On “Sad Bitch Season”

Through a tangled, gloopy haze of Louis Armstrong’s rumbling Southern serenade and the crochet blankets that smother my hungover body to the mattress, I unwillingly open my eyes and orientate myself within the black swathes of my bedroom. A tender draught is playing from the window-panes by my head., and if I strain I can hear the burgeoning caw of magpies that follow the dawn East along the Kelvin. In my lucid and liminal state, I can romanticise this daybreak. The curtains are still drawn.

And yet, brushing them away from the window I am met not with the light of the sun but a rancid pooling orange, offensively artificial, that dapples the chicken-wire and rust of the fences that my sad little window gazes out upon. The darkness is a sheet; not velvet or silk but corrugated iron. Something harsh and solid. I’m still a bit drunk, I tell myself, and I’m only awake because my body needs water. It can’t be later than 4am.

As if in some twisted cue from Fate my phone pulses in my hand with an alarm; the shock jolts me out of my hazy reverie and back into an unforgiving reality in which, I realise with those God forsaken windchime tones of the Apple alarm system, it is fucking 8am.

Suddenly the swaddling of my throws and pillows feels suffocating, and Armstrong’s bluesy croak is an elegy, and Oh My God I may as well just go back to sleep if this is what waits for me outside. Squinting through the darkness that seems, if anything, to have become more invasive since peeling back the curtains I can make out the unnerving contours of my “sad lamp”, affectionally coined by my mother, whose Angel-Gabriel-esque beams of white football-stadium light are supposed to substitute the lack of sunlight we get over winter. The seasonal depression hits harder when you’re away from home, and every little helps, but to turn on what is essentially an industrial strength lighthouse torchlight when you’re essay writing feels like a sad admittance of defeat. It looms on my desk, waiting for the switch to be flicked in some last-ditch attempt at dopamine release.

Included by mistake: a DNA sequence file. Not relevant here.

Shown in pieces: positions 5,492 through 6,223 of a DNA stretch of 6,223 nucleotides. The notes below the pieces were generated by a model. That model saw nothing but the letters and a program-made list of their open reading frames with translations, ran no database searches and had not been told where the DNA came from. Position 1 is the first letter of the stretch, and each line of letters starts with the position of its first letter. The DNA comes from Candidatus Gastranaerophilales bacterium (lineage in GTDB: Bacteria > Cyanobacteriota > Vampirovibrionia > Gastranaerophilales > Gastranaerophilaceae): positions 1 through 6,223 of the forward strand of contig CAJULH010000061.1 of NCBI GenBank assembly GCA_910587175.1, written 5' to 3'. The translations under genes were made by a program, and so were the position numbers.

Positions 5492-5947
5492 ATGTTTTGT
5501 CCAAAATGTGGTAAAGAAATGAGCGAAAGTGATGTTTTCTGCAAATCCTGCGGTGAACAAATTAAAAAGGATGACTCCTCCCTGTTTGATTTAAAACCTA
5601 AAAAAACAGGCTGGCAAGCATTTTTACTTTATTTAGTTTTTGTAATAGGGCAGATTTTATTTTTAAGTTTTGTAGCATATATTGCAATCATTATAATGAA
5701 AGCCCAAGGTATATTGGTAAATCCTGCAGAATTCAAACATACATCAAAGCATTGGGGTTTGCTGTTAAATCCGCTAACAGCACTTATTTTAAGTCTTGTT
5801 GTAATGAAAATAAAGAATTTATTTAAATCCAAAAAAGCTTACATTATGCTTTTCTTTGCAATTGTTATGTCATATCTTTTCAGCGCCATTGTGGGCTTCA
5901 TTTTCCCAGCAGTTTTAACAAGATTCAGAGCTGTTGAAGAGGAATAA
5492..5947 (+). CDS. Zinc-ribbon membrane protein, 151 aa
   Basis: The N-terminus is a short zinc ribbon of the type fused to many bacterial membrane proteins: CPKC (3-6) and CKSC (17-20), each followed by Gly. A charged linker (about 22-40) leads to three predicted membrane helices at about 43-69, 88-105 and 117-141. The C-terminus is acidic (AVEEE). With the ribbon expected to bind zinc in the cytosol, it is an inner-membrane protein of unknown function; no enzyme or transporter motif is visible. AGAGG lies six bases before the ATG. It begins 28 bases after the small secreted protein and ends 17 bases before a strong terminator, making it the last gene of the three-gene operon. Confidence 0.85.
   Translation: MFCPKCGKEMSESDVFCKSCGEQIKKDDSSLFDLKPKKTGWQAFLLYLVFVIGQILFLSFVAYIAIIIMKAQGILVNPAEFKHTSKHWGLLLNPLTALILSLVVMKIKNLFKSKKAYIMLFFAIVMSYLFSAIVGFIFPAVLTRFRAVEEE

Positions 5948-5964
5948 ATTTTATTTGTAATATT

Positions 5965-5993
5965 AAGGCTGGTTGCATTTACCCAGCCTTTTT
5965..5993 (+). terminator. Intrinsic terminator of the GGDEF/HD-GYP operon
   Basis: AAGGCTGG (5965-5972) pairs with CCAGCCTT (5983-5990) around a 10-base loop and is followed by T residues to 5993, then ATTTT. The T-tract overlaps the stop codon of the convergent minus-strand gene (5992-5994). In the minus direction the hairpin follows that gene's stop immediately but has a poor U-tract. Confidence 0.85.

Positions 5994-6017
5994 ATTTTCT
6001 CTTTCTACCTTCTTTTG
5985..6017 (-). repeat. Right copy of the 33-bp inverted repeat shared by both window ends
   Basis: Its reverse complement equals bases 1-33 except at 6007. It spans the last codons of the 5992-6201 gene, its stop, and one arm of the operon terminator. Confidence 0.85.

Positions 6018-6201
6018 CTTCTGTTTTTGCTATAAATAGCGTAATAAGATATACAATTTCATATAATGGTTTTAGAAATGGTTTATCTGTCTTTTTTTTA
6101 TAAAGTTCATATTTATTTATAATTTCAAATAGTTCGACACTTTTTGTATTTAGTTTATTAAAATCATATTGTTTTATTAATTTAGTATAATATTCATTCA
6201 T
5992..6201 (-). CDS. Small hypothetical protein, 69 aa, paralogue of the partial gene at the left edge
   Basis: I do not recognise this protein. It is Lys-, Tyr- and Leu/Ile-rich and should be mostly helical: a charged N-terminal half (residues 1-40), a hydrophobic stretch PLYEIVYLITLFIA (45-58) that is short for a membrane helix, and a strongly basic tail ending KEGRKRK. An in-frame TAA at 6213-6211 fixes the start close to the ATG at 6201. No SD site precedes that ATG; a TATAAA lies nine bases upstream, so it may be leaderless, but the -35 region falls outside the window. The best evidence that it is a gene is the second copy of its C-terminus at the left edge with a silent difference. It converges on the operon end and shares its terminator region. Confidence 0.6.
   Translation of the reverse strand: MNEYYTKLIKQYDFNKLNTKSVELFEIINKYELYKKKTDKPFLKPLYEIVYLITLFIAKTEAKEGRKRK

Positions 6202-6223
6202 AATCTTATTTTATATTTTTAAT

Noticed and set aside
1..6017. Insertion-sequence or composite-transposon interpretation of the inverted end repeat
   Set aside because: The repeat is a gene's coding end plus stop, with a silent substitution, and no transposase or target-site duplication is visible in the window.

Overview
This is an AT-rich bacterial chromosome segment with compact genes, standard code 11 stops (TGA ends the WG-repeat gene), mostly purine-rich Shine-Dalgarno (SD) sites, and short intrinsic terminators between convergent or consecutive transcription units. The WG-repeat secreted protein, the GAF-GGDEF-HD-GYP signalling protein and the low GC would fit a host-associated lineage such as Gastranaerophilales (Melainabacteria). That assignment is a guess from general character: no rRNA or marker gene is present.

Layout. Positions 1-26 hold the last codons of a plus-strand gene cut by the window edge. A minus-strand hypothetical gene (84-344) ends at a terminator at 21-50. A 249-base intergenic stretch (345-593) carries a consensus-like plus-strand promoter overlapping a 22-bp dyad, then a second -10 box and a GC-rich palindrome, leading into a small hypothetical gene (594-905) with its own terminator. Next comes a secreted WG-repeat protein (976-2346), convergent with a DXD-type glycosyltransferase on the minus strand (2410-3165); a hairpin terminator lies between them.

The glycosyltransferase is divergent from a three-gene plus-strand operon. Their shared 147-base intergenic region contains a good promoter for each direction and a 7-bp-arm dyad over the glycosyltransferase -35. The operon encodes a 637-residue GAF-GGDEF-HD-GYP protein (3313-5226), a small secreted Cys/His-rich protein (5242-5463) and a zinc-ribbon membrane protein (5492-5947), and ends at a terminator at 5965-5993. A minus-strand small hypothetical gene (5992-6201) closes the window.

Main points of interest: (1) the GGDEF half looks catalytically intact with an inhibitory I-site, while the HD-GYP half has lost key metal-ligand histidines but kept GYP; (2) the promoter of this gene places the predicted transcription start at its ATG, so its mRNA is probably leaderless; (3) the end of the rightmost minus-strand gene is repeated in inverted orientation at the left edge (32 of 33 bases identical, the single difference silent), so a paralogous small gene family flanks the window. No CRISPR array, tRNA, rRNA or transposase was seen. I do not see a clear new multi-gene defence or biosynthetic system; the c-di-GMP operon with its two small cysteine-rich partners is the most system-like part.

Fast-forward through a day of dreary study and weary footsteps, everything seeming heavier and thicker through the absurd amount of clothes on my body, I dreg myself home to get ready for the night. Replace the weighty scarf from my neck with faux pearls and cheap silver, exchange sweats for skirts and swipe something dark and smudgy across my eyelids. I shuffle a playlist that spits out glam rock after disco-whizz, and pour a drink into my classiest spun-glass chalice with the aquamarine lip and stem. The curtains are drawn and the candles are burning. It’s dark as pitch outside. I check my phone, with the intent to ask my friends if they’re ready to start pre-ing. But I haven’t learnt my sorry lesson.

It’s 5pm.

[Naomi Maeve- @thangsbynaomi ]

[Photo credits: cottonbro]

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